5 baby sleep mistakes new parents make (and how to fix them)

by motherandbaby |
Published on

Pre-kids, not much sleep used to be a) a good night out and b) nothing that caffeine and a bacon sarnie couldn’t fix. Now that you’re a mum, the amount of sleep you get depends on your baby.

And, when it comes to night-time, some just don’t play ball. You want to get up close and personal with your pillow, but she wants feeding, burping, cuddling and soothing. Sadly, you can’t will your little one to snooze through the night, waking only when you’re dressed, showered and ready to face the day.

But there are things new parents (unwittingly) do that make bedtime harder. Make sure you’ve got the right approach to bedtime and avoid these 5 mistakes every new parent makes...How many do you recognise?


baby sleep mistakes

1 of 5

1) Expecting too much, too soon

You’ve sung the lullaby and drawn the blackout blind, but your little one still won’t nod off. That’s because babies aged 12 weeks and under have no concept of the difference between night and day.

In fact, the hormones that control our patterns of sleeping and waking don’t start to kick in until around three months old. Younger than that and there’s no point in expecting anything from her sleep-wise – she just has to follow her own needs.

Babies of this age are also so small that their stomachs can’t hold much milk. They need to feed frequently and, when they get hungry, they wake up.

It’s not until around 16 weeks that 
your baby might be able to go without a feed for long enough to give you 
a decent stretch of sleep yourself.

‘Evenat nine months old, 60% of babies still wake at night. It’s normal,’ says Sarah Ockwell Smith, author of BabyCalm: A Guide For Calmer Babies And Happier Parents. ‘You will save yourself a lot of heartache if you go with the flow.’

So, lessen your expectations and, remember, it’s normal for parents to be this tired.

2 of 5

2) Doing too much

Yes, you’ve had a baby, but life doesn’t stop. You’ve still got people to see, shopping to do, babygrows to wash…

But anything new is hugely stimulating for a baby who’s under 12 months. Every room will be full of different smells, sounds and sensations that she needs to adjust to. 

Don’t introduce your baby to anything unfamiliar in the run-up to bedtime.

Her brain is working overtime, and the result is that she can become over-stimulated, then over-tired.

When this happens, it’s harder for her to get to 
sleep, because she’s upset. ‘This is a juggling act for parents,’ says Siobhan Mulholland, author of Helping Your Baby To Sleep. ‘Our lives 
are busy, but babies less than a year old are usually very happy in an environment that’s dull, boring and familiar.’

If you want to work towards a good night,the golden rule is not to do too much that’s new in any one day. And definitely don’t introduce your baby to anything unfamiliar in the run-up to bedtime.

3 of 5

3) Rushing the bedtime routine

You’re exhausted. You can’t be bothered to run the bath. Or read a book. Tonight, just for once, you’ll just lay your baby down, very gently in her cot and... No, she’s not having it. That’s because, from about six weeks old, sticking to a routine is key to sleep.

It doesn’t matter what your routine is – bottle, bath, bed, or bath, cuddle, lullaby – what matters is that you do the same things every night. ‘This makes your baby feels secure and signals sleep,’ says Siobhan.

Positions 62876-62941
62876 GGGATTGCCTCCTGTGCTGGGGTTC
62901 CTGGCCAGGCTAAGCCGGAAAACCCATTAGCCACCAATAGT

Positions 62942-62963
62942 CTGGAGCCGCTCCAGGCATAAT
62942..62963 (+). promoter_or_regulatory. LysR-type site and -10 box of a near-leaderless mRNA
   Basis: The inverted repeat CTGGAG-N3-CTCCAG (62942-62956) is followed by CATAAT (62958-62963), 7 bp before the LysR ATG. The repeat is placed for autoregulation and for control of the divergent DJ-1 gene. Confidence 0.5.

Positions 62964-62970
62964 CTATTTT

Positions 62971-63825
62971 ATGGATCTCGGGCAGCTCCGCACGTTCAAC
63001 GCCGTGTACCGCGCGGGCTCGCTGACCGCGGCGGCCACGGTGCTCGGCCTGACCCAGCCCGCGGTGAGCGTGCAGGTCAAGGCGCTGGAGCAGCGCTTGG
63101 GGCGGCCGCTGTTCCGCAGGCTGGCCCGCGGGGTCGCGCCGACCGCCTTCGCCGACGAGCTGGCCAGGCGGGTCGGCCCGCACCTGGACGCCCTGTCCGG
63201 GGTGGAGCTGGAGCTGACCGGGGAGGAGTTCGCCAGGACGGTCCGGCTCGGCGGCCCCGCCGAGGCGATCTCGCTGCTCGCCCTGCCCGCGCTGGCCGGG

‘And it’s also calming for parents. Don’t try and get it done quickly – just enjoythis gentle time with your little one.’

Over time, these actions will start to lull your baby into sleep readiness. It won’t happen instantly.

But consistent bedtime routines will help get your child into the relaxed state she needs for sleep.

4 of 5

4) Waking your baby up from a nap

Your baby barely sleeps at night, but is sparko during the day. Surely the best way to help her slumber more later is tostop her sleeping so much during the day?

Actually, it doesn’t work that way. The reality is that if you let a baby nap when she wants to, for as long as she wants to (during the day, as well as at night), the better her sleep routine will be.

If you let a baby nap when she wants to, the better her sleep routine will be

‘The only person who knows how much sleep your baby needs is her,’ says Sarah.

‘If you wake her up, you’re depriving her of rest that she wants. That will make her over-tired – and, if she gets over-tired, she’ll be grumpier and less able to get back to sleep later.’ It’s a double-whammy of badness.

Next time your baby is snoozing during the day, join her. It’s not the beauty sleep you’re used to, but those extra naps will help all of you feel better.

5 of 5

5) Keeping things too quiet

Your baby has finally gone to sleep and you’re desperate not to wake her. So you creep around the house, being as quiet as you can be.

Good idea? No! If a sound is familiar to a baby, it won’t worry her – she’ll sleep right through it.

‘For example, if she’s used to her big brother singing, she’ll keep sleeping,’ says Sarah. ‘If she’s used to banging doors and creaking floorboards, those sounds won’t faze her. It’s unfamiliar noise that will wake her.’ Go figure.

If you spend the first 12 weeks tiptoeing all over the house, all you’re doing is creating problems for yourself down the line.

The best thing to do is to go about your business as normal when your baby’s asleep.

The quicker she gets used to it, the easier she’ll find it to sleep through it in the future. And it’ll make it easier for you, too.

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